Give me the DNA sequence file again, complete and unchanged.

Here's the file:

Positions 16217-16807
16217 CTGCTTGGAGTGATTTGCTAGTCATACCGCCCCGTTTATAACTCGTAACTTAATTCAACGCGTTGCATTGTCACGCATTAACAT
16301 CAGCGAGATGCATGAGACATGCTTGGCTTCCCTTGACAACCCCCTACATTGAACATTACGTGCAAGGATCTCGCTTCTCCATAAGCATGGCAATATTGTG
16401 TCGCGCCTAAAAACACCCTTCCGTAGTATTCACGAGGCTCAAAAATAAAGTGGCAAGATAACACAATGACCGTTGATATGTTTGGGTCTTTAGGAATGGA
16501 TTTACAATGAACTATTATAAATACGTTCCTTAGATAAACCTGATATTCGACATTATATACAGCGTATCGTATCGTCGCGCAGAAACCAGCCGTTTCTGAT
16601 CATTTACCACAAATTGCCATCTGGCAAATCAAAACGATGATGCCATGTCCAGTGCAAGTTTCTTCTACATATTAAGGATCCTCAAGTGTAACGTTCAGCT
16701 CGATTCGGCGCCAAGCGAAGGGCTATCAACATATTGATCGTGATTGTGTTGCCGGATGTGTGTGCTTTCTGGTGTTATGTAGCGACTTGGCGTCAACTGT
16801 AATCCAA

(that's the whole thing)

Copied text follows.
Positions 16217-16807
16217 CTGCTTGGAGTGATTTGCTAGTCATACCGCCCCGTTTATAACTCGTAACTTAATTCAACGCGTTGCATTGTCACGCATTAACAT
16301 CAGCGAGATGCATGAGACATGCTTGGCTTCCCTTGACAACCCCCTACATTGAACATTACGTGCAAGGATCTCGCTTCTCCATAAGCATGGCAATATTGTG
16401 TCGCGCCTAAAAACACCCTTCCGTAGTATTCACGAGGCTCAAAAATAAAGTGGCAAGATAACACAATGACCGTTGATATGTTTGGGTCTTTAGGAATGGA
16501 TTTACAATGAACTATTATAAATACGTTCCTTAGATAAACCTGATATTCGACATTATATACAGCGTATCGTATCGTCGCGCAGAAACCAGCCGTTTCTGAT
16601 CATTTACCACAAATTGCCATCTGGCAAATCAAAACGATGATGCCATGTCCAGTGCAAGTTTCTTCTACATATTAAGGATCCTCAAGTGTAACGTTCAGCT
16701 CGATTCGGCGCCAAGCGAAGGGCTATCAACATATTGATCGTGATTGTGTTGCCGGATGTGTGTGCTTTCTGGTGTTATGTAGCGACTTGGCGTCAACTGT
16801 AATCCAA